Mangaung has not provided any new direction on South Africa’s most pressing need: job creation. Without this the country remains moribund, and there is no hope of addressing poverty and inequality.
The country has one of the highest rates of service delivery protests, and the last Auditor General’s report on municipalities provided a shocking indictment on the state and functionality of local government. Yet this failed to shock the ruling party into action or an urgent intervention.
But perhaps the most outrageous outcome of Mangaung was that it failed to be moved by the events at Marikana and the subsequent turmoil in the mining sector. The massacre of 34 mineworkers last August stunned the world and unleashed the previously suppressed frustrations of miners who live and work in appalling conditions.
Apart from squashing any form of mine nationalisation – a veritable middle finger to axed ANC Youth League president Julius Malema and those who supported his “Economic Freedom in our Lifetime” campaign – the ANC did not set in place any emergency measures to prevent another Marikana from occurring.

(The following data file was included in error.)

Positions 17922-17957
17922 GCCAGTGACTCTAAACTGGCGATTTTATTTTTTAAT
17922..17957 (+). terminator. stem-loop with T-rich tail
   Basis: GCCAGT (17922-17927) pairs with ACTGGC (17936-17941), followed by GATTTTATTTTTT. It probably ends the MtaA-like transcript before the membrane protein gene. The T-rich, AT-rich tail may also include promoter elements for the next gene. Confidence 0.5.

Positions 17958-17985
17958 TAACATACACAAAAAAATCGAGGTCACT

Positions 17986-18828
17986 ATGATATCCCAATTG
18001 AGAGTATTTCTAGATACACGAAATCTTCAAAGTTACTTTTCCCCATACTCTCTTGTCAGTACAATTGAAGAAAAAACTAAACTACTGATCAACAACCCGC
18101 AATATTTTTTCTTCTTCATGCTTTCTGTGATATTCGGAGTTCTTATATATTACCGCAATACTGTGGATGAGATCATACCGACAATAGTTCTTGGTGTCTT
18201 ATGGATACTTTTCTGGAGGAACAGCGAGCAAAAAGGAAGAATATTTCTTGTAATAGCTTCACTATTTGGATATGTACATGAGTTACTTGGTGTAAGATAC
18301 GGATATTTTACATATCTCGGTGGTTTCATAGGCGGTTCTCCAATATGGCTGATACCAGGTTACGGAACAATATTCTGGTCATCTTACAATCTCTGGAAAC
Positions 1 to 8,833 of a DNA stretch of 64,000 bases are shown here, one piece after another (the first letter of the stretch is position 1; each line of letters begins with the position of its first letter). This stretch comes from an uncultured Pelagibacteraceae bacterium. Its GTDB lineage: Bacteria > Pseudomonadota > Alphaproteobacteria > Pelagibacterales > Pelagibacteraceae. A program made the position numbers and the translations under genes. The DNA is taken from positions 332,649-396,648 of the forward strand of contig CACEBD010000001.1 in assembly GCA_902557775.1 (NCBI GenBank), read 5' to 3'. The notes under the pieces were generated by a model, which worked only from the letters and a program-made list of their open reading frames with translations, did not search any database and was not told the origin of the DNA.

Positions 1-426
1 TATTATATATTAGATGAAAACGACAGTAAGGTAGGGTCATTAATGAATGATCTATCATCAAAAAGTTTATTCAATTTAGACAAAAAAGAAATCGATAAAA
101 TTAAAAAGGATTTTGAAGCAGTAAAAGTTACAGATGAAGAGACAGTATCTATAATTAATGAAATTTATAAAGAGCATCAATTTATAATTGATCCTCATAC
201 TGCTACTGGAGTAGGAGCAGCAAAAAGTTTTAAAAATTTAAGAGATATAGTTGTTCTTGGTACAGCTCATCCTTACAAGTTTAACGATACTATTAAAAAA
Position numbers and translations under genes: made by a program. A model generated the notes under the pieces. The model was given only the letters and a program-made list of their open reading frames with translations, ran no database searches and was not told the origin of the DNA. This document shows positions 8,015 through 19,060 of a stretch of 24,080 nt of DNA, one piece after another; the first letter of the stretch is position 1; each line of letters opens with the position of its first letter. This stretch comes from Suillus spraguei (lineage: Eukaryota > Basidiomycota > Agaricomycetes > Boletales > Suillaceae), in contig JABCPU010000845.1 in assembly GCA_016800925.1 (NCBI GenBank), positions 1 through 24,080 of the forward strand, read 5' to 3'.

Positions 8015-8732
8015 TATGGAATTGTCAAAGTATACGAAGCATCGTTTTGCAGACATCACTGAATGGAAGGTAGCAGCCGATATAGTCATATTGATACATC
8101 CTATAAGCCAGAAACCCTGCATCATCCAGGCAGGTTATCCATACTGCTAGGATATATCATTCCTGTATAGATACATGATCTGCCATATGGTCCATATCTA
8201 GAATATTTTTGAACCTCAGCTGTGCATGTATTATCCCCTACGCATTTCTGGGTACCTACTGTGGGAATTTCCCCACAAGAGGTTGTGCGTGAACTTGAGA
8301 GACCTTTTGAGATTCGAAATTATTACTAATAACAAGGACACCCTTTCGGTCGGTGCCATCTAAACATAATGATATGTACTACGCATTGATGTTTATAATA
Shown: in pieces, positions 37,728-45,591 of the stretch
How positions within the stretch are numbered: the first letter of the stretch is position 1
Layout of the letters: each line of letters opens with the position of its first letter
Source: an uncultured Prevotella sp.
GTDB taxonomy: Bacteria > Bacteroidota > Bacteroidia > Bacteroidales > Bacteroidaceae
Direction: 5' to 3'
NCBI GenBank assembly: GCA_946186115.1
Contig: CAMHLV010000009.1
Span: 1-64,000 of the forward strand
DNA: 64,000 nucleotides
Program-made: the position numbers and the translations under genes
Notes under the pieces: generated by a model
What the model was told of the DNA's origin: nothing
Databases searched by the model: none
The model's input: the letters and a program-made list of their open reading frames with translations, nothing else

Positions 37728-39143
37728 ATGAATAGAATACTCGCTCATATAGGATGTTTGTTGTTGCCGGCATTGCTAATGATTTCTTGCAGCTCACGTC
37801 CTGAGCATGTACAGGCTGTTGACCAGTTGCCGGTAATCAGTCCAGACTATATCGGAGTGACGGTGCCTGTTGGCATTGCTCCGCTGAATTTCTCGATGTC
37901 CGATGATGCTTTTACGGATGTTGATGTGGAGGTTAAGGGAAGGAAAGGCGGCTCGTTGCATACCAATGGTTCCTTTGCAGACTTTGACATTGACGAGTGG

By its nature, Mangaung was a supreme power battle and neither the welfare of mineworkers who keep the wheels of the economy turning nor the future of the next generation could get in the way of the election war.
It says a lot about the state of our nation that nobody has questioned the ruling party as to how it can go to a national conference and not produce a tangible plan to address the country’s numerous crises.
Zuma is not a president who comes up with ideas on his own; he is reliant on the ANC collective for decision-making. And with the centre of power vested at the ANC headquarters, there is no hope for large-scale changes in the state unless the ANC instigates it.
Perhaps the newly elected national executive committee (NEC) will surprise us all and come up with a substantive programme that directs the state to operate more efficiently and provoke a turnaround in areas where it is failing.
But with their election victory still fresh and likely to rouse jubilant celebrations in Durban this week, where the ANC’s 101st anniversary is being celebrated, this is not the immediate priority of the new NEC. They also have to decide how to deal with the remnants of the Forces of Change still holding high-profile positions in the state and provinces.
While the tensions and battles that plagued the party in the run-up to Mangaung are likely to continue, there is no indication yet that the poor performance of government is the major concern of the ANC. Until it is, 2013 does not have much hope of being any different from the annus horribilis that preceded it. DM
Photo: Mangaung, Free State, South Africa, 20 December 2012. President Zuma was set to give the closing address at the ANC’s Mangaung conference Friday before the power went out. Photo Greg Nicolson/NewsFire